Simon Reynolds on the many electronic surprises to be found in the Smithsonian Folkways music archive.

The Gone Away by Belbury Poly will be the next release on the Ghost Box label.

• At Dennis Cooper’s: Ed Emshwiller Day.

Shirley Collins’ favourite music.

Mademoiselle Mabry (1969) by Miles Davis | Hurdy Gurdy Man (1970) by Eartha Kitt | Danger Cruising (1979) by Pyrolator

The Immortal Story, a film by Orson Welles

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The Immortal Story (1969) is an oddity in the Welles oeuvre, an hour-long adaptation of an Isak Dinesen short story originally made for French TV but subsequently released as a feature. Plans to film two more Dinesen stories foundered when the promised funds disappeared. This was the first of Welles’ films in colour—he always preferred black-and-white—and the last dramatic film to be successfully completed and released during his lifetime. After this there was the “film essay” F for Fake (1973), and many years of unfinished projects.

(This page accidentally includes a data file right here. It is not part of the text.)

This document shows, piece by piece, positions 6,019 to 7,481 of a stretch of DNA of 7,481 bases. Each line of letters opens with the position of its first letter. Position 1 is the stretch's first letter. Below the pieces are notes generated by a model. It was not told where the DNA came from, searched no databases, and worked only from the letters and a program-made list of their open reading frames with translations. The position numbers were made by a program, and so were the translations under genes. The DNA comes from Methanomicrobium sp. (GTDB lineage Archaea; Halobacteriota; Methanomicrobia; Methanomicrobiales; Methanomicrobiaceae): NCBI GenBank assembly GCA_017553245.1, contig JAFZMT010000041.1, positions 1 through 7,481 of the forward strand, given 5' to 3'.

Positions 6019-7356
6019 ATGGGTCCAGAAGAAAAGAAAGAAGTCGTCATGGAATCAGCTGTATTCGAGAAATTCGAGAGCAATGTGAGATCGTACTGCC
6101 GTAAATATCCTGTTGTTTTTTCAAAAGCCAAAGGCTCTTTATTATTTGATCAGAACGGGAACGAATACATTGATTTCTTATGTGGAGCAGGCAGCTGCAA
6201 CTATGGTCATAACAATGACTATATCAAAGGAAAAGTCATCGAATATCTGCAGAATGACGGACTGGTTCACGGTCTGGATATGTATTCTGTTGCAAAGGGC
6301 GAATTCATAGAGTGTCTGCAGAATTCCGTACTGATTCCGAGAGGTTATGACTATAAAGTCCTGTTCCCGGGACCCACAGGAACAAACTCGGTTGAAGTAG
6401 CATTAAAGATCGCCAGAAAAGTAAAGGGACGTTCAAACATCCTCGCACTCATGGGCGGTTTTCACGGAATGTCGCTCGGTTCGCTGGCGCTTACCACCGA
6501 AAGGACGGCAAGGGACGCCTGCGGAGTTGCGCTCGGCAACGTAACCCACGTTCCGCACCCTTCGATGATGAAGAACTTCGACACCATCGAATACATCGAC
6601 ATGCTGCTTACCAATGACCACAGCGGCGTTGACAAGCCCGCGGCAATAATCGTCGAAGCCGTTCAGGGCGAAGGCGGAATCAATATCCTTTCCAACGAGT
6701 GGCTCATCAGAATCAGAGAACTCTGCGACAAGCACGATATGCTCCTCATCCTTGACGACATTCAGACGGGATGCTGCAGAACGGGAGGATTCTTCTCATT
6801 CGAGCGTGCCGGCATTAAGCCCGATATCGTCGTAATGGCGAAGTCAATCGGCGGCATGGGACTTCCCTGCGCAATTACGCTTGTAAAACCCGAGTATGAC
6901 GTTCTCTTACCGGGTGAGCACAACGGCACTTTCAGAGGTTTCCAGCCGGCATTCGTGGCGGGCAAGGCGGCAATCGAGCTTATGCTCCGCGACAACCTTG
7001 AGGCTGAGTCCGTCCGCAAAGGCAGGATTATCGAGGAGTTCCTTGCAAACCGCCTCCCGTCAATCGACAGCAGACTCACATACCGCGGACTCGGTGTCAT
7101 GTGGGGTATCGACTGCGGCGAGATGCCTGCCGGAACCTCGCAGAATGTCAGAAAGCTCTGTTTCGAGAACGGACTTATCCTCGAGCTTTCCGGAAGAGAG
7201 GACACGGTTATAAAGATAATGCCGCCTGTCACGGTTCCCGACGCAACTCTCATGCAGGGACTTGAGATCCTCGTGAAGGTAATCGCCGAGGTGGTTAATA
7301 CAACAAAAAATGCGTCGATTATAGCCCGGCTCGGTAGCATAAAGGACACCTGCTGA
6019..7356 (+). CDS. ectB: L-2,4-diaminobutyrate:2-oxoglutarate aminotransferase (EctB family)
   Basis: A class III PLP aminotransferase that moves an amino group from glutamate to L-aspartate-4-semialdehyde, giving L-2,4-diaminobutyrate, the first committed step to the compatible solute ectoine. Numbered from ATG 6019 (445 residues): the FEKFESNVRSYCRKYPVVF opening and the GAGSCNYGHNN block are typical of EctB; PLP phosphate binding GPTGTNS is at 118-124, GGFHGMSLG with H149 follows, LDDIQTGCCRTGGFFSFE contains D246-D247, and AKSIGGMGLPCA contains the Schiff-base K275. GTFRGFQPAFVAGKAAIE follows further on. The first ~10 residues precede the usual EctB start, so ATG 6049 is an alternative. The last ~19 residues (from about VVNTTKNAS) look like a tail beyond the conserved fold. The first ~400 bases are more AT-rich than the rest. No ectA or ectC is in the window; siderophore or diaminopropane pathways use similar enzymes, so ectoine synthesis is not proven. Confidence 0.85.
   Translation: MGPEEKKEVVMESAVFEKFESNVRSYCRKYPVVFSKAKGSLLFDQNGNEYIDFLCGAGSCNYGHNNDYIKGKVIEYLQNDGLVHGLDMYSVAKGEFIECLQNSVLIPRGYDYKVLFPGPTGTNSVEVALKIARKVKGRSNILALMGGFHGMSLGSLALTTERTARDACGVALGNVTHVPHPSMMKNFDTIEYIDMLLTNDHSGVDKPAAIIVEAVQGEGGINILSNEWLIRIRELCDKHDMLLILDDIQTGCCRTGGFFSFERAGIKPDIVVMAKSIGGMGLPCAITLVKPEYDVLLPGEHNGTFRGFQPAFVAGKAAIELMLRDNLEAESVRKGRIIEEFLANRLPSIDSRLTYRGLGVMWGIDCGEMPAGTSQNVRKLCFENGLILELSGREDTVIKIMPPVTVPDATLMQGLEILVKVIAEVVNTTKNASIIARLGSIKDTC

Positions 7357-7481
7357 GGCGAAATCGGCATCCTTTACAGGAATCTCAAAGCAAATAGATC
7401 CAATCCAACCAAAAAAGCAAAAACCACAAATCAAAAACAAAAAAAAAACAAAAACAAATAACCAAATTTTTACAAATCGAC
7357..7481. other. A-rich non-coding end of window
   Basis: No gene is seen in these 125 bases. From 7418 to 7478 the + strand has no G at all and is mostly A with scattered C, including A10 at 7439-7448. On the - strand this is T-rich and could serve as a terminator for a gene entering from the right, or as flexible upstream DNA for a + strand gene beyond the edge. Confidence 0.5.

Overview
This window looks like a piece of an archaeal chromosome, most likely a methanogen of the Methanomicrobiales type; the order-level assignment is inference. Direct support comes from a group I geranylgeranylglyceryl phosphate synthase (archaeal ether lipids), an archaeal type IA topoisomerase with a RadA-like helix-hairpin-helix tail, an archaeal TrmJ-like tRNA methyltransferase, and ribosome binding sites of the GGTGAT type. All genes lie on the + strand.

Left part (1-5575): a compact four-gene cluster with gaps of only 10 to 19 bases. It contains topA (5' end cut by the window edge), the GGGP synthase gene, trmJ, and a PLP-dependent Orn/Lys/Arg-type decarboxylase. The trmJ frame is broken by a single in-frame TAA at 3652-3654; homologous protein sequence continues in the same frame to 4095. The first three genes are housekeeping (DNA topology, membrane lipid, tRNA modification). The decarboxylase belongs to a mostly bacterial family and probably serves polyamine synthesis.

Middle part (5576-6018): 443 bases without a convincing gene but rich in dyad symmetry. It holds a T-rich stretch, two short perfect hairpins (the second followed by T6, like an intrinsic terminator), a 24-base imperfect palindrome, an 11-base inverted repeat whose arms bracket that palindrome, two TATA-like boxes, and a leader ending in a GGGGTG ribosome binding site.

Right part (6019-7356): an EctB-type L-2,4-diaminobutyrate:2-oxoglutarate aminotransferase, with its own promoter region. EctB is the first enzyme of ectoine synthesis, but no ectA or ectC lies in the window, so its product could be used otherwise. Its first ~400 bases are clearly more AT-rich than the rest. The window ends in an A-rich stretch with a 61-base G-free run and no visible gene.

Welles wrote and directed The Immortal Story, and also plays the manipulative Mr Clay, an aged businessman who wants to see a story he was once told enacted in real life. Jeanne Moreau is Virginie, a woman paid a large sum of money to spend a night with a penniless sailor (Norman Eshley in a blond wig); Roger Coggio is Clay’s assistant, Levinsky. Jeanne Moreau had earlier played Miss Burstner in Welles’ The Trial, Doll Tearsheet in Chimes at Midnight, and would have been in The Deep if Welles had completed it. She’s the liveliest presence in a film that’s rather slow and sombre by Welles’ standards. The Immortal Story is set in Macau but was shot in Spain; Satie’s Gymnopédies and Gnossiennes contribute to the somnolent atmosphere. Watch out for an uncredited (and dubbed) Fernando Rey in the opening scenes.